The memories of rabbits
Braunton Burrows. 
Come evening, when the dogs go home,
rabbits emerge, investigating everything.
Here, an empty crisp bag,
Here, some creature marked its place.
Here berries ripened on a bush
and songbirds had their fill.
But here is unusual:
can they remember this?

The big white hotel looks down on them still.
A young man was a chef here, 
learning his trade.
After a while he met a smart receptionist
and in the early afternoon
when lunch was gone and dinner far away
they’d walk in the dunes
stopping in some hidden place
to play love games.

The rabbits know of love games:
through each young couple’s different scent,
there is a commonality.

For all its trickery,
for all its wilful deceits,
sometimes the world deals it straight.
Sometimes the couples who play in the dunes
get married, settle down,
start warrens of their own:
Mum and Dad, Scilla and John, Allan, Phil and Pete;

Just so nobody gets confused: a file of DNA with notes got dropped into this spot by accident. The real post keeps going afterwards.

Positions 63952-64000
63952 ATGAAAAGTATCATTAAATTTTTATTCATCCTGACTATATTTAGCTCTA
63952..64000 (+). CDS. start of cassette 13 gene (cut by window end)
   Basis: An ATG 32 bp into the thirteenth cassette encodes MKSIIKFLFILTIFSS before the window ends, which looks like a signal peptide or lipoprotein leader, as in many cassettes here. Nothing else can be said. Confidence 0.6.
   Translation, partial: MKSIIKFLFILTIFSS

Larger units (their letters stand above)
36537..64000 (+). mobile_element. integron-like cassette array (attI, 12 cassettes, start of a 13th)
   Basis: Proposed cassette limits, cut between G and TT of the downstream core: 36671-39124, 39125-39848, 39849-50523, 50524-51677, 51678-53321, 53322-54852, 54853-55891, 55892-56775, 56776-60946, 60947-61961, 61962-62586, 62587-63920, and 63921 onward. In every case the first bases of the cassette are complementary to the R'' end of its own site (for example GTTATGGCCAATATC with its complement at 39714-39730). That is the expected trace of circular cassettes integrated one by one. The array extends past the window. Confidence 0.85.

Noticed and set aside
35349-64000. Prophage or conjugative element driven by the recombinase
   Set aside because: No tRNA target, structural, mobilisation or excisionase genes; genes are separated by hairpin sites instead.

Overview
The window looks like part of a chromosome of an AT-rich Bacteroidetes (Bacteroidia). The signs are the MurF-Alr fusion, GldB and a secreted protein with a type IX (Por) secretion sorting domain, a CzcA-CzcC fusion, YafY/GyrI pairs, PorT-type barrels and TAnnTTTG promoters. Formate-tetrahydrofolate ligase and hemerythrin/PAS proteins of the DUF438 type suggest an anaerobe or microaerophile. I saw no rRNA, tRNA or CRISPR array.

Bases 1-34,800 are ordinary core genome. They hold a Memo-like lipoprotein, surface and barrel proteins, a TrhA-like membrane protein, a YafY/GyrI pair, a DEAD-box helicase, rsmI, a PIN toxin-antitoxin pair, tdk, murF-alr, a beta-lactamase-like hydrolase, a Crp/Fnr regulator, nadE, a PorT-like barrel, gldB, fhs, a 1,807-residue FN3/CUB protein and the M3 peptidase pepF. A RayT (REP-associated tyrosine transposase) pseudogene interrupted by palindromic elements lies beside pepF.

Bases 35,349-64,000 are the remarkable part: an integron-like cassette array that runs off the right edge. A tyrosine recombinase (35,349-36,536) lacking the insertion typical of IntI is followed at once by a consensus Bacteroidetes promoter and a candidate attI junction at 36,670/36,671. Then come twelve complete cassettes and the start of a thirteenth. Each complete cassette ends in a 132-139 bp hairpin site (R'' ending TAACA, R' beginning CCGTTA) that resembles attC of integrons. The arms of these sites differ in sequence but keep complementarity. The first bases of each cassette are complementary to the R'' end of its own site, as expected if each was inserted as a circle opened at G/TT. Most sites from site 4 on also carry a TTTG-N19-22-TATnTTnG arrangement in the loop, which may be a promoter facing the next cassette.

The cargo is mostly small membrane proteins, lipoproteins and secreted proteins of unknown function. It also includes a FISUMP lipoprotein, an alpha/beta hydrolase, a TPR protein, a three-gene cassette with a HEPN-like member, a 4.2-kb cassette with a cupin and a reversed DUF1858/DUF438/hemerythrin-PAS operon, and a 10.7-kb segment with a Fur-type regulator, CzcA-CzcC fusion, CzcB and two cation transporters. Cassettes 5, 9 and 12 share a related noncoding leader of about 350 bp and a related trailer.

in every way a family.
We would go for walks on moors and fells 
and down by the beach,
running and screaming, splashing in a stream,
while they made picnics
and slowly grew old.

Grew old and died.

Rabbits don’t read Ecclesiastes.
“Ashes to ashes” means nothing to them, 
but maybe in this bitter dust there’s a hint of a smell 
of their love, which never died,
and if the memories of rabbits are long
perhaps they will recognise. 


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Allan_Marsden
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Synopsis
Written 2009 after scattering the ashes of my parents. It's OK, but not quite what I'd like it to be.
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